The Pillars of Society = 21st Century Barbarians

Lodging a Complaint

I have had my head around the world, both man and boy, for many a year . I’ve strutted and fretted; witnessed my share of hi fidelity sound and ferocious fury.

But when it comes down to it I gotta say: “Bah!”

Hello! Are you listening?

Way back when I knew something was wrong. It was as plain as the smell under my very own nose.

It wasn’t that I was intellectually precocious or party to a special knowledge or insight. I just knew that the world was in in parlous state.

Don’t be thinking that I’m going on about a feral asteroid set to make a mess of downtown where ever. I’m not being apocalyptal. I’m far too young for that. (And besides, if the truth be known I’m spiritually shallow inside without an ounce of repentance worth harnessing.)

All I’m saying is that was bad way back when has got even worse.

Our lives have got worse. And this worseness has not occurred because there’s more juvenile delinquency, illegal drugs, invading Latins or swear words on the teley. Things have gone from bad to worse one hoodwink at a time.

What wages buy has gone down. Personal debt has gone up. We work longer. The social ‘safety net’ , inasmuch as it existed, has been trimmed right back to bare bones. Accommodation is expensive. Employment security no longer exists. Murderous wars persist as a permanent feature of a sham quest for ‘peace’. We are ruled by the stock market and God Profit. The air temperature is rising.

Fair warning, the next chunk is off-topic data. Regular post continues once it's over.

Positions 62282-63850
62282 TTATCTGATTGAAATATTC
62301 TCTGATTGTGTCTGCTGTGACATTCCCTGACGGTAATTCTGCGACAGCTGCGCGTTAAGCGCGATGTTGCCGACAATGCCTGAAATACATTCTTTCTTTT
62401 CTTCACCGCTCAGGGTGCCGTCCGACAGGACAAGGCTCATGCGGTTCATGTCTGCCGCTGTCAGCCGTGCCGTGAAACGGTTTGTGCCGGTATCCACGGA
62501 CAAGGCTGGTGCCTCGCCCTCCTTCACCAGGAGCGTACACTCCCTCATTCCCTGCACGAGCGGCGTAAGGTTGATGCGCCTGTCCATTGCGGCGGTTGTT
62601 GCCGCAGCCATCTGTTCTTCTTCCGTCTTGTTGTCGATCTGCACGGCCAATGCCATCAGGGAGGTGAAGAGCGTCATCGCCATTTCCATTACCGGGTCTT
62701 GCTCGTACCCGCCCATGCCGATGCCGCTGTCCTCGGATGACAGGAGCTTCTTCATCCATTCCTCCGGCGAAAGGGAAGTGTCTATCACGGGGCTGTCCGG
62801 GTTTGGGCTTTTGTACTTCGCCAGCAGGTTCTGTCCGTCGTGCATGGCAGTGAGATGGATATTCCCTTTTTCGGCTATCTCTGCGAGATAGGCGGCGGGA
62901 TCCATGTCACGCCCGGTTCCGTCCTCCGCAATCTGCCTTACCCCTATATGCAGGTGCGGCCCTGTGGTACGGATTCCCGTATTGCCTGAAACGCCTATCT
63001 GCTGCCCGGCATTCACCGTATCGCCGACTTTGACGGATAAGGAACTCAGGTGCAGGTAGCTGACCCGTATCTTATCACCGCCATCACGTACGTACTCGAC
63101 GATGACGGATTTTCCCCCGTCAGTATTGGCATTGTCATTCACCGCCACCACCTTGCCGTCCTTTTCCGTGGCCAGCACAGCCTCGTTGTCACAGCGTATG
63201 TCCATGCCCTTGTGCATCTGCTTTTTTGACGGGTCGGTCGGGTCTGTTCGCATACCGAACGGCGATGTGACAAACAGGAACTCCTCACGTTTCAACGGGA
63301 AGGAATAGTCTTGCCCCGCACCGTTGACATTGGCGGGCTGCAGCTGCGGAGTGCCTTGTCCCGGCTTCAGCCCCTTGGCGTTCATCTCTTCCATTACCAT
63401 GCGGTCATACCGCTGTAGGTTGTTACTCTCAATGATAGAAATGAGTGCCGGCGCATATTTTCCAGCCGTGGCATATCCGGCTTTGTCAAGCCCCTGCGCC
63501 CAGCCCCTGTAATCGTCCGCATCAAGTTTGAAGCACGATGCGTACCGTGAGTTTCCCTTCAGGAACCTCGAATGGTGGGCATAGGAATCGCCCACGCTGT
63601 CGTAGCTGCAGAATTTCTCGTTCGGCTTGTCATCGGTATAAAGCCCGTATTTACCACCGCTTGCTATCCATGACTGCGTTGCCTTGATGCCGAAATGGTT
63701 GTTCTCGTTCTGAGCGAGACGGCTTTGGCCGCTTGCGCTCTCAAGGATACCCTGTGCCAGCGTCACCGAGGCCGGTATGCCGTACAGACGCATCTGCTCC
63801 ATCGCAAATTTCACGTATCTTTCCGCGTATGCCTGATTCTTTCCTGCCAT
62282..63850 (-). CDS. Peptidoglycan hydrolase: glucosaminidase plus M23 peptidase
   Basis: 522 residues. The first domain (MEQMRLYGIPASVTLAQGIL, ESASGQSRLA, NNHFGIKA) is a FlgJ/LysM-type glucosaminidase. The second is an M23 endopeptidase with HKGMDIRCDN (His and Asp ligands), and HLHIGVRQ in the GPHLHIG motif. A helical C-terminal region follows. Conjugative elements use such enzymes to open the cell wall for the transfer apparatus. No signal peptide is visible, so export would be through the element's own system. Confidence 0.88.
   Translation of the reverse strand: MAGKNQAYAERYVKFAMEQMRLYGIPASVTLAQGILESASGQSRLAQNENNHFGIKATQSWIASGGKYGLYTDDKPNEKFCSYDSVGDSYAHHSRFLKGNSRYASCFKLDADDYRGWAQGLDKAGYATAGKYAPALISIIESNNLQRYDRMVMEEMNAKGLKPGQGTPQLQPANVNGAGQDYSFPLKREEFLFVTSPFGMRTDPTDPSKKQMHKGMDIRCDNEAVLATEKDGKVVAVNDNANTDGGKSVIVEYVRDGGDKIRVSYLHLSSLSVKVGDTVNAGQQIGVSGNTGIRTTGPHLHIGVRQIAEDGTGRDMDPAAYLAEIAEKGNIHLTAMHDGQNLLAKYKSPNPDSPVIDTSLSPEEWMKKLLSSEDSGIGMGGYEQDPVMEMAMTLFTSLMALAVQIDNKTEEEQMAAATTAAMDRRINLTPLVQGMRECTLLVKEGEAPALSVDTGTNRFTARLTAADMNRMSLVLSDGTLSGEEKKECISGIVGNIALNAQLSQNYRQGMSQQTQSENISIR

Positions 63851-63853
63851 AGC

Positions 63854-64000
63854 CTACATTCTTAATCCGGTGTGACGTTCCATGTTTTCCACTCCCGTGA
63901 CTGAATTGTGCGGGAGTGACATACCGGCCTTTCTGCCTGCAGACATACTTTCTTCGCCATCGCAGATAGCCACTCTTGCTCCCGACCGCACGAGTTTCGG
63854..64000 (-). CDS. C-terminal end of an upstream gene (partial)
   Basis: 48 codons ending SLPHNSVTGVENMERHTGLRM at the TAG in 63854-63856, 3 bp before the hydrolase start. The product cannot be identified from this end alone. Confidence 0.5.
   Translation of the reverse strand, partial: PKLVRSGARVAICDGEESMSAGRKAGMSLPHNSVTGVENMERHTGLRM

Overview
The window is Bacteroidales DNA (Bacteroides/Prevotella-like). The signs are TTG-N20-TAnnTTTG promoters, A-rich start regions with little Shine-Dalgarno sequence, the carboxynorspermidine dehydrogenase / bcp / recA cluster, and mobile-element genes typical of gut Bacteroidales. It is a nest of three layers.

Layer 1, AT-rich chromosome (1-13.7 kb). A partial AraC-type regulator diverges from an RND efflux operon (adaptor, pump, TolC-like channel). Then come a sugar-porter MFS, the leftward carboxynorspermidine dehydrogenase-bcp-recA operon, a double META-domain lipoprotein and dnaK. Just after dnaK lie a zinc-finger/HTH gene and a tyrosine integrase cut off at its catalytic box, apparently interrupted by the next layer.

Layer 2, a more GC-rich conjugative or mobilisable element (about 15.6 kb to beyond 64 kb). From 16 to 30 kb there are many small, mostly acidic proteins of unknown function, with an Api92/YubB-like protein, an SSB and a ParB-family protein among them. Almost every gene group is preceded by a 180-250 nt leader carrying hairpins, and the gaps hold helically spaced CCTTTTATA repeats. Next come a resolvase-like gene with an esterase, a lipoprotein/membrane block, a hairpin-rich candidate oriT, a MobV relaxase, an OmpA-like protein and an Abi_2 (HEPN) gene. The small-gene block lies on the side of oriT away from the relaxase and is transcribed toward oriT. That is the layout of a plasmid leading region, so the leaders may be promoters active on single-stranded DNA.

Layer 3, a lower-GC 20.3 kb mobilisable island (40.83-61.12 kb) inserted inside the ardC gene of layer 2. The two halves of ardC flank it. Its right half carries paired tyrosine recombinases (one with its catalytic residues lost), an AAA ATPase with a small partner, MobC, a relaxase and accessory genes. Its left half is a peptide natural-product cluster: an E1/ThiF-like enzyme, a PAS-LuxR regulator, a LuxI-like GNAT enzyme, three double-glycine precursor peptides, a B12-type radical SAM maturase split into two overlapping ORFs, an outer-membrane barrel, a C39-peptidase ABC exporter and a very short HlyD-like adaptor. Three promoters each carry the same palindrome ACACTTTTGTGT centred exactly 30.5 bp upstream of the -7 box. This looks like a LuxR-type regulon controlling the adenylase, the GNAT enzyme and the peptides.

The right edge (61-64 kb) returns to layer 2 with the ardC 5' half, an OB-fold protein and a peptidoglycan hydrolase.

But this demented, sorry, brutal and nasty world is sold to us as the best of all possible options. How sick is that?

As for me, I miss the 20th Century. 1953, for instance. That was good year. Or 1968. And 1972 wasn’t so bad either….

But today, what’s on offer? Unless you make your own way through your own customized ‘opening’ and got ahead — ahead of any competing others (“Stiff bickies mate:your loss/my gain.” ) — you are going to be just another 21st century victim living an insecure existence one pay check (if you get one) at a time.

And there are billions of us –all more or less in the same boat. While some of us are worse off than others, we are all servants to the same master.